Project Accounting – The Basics
Project accounting is a must for engineering firms. Why is it so critical? What first comes to mind is the ability to understand profitability and to see what has been charged against the project, but there is so much more that will be explored in this blog.
Project accounting allows teams to see all the cost, schedule, resources, and financial facets of a project in one place. This is particularly awesome for the project managers. They can see current information such as budget, resources, and actuals and, in addition, look at future budget, resource needs, and forecast. Projects are typically broken down into structures known as a work breakdown structure (WBS).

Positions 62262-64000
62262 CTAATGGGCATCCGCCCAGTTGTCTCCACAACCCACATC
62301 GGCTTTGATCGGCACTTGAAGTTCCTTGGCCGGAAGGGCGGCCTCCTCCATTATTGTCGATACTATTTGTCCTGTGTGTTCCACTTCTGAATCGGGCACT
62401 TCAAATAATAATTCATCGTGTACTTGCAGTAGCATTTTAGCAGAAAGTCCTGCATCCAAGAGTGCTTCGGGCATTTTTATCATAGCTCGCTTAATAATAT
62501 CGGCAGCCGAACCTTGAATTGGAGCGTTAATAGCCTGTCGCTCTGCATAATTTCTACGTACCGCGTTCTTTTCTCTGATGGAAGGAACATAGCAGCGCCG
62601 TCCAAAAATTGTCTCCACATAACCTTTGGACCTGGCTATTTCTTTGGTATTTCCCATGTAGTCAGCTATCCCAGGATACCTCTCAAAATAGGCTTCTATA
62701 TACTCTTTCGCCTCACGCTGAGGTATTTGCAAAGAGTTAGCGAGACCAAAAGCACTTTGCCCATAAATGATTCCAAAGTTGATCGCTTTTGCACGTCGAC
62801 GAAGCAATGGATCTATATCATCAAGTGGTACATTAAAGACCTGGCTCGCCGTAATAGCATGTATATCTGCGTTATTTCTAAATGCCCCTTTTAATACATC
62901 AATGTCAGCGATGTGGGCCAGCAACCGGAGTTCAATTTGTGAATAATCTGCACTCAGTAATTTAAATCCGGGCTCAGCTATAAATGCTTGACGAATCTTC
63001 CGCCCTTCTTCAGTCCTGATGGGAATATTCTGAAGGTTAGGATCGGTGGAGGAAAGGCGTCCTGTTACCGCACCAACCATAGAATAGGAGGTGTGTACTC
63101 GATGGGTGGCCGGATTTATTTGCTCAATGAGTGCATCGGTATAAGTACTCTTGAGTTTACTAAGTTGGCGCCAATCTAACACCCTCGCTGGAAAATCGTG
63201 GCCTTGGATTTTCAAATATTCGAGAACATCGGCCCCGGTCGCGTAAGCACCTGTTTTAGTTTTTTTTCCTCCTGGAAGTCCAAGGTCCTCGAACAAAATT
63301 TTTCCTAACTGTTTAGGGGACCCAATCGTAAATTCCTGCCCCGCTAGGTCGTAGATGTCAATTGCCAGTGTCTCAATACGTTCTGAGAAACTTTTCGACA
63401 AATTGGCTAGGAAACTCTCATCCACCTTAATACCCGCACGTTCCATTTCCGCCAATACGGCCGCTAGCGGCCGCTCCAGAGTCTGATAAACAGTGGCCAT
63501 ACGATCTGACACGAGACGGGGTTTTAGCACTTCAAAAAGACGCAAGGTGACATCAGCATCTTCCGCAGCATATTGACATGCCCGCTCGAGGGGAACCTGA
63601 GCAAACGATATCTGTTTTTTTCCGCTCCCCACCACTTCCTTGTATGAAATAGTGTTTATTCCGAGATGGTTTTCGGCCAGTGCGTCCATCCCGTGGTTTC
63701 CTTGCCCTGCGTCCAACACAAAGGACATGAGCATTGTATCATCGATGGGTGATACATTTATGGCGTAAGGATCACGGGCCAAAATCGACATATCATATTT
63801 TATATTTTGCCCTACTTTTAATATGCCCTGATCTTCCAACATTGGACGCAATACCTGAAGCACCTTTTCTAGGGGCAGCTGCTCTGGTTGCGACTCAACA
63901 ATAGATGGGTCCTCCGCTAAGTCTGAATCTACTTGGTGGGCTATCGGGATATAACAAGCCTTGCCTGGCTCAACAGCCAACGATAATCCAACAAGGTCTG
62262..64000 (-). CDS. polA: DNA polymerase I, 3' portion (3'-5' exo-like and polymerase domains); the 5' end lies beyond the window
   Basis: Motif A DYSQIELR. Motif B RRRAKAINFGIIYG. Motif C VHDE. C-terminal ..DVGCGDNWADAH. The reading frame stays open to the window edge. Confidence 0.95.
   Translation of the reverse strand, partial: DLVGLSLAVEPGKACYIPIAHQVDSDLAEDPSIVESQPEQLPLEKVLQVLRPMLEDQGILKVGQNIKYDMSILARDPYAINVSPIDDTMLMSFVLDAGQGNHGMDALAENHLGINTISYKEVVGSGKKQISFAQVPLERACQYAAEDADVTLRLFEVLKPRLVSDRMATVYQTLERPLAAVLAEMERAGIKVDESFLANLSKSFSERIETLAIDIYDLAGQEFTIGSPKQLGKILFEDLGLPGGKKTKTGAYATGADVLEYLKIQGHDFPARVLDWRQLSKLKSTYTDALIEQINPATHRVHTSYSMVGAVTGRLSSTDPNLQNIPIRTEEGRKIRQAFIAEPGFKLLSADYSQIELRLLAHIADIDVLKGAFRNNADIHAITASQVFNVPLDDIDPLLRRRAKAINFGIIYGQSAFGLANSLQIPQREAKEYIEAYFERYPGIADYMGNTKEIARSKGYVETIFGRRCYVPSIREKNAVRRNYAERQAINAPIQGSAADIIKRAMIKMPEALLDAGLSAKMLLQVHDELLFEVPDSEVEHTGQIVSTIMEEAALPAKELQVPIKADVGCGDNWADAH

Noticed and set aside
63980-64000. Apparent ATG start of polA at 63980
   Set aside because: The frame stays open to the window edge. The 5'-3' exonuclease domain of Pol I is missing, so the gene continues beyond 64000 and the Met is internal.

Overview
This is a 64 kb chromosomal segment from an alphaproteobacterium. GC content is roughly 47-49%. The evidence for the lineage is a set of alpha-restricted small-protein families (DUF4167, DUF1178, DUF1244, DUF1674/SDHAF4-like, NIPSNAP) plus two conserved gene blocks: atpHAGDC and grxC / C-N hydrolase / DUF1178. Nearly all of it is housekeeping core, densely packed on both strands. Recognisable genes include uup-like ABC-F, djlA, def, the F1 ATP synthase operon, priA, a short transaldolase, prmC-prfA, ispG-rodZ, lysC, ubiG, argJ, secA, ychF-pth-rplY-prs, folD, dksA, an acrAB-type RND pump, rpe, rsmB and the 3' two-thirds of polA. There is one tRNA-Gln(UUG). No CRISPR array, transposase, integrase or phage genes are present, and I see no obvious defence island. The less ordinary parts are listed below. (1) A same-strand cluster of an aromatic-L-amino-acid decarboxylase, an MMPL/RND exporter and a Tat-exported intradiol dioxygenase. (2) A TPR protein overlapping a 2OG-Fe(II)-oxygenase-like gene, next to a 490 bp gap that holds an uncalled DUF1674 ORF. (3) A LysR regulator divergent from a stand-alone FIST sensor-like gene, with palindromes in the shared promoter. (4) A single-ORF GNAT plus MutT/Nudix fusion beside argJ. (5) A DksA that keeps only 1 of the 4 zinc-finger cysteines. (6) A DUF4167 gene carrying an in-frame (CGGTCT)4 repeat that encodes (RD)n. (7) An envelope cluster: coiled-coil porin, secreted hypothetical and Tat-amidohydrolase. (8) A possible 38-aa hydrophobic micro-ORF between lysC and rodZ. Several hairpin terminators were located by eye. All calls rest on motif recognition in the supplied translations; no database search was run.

The WBS is the backbone of project accounting. It is a hierarchical representation of the work to be accomplished, a way to break the work down into manageable pieces to be completed. The WBS is a common framework for planning and control and it should be representative of the Statement of Work (SOW) or scope document. The WBS can be based on product, service, or phase depending on the nature of the project. Using a WBS provides the following benefits:
- Provides a visual representation of the project
- Provides the structure for scheduling, costing, and reporting on the project
- Gives a repeatable backbone for future projects
- Helps with scope management—comprehension in initiation phase and minimizes scope creep in execution.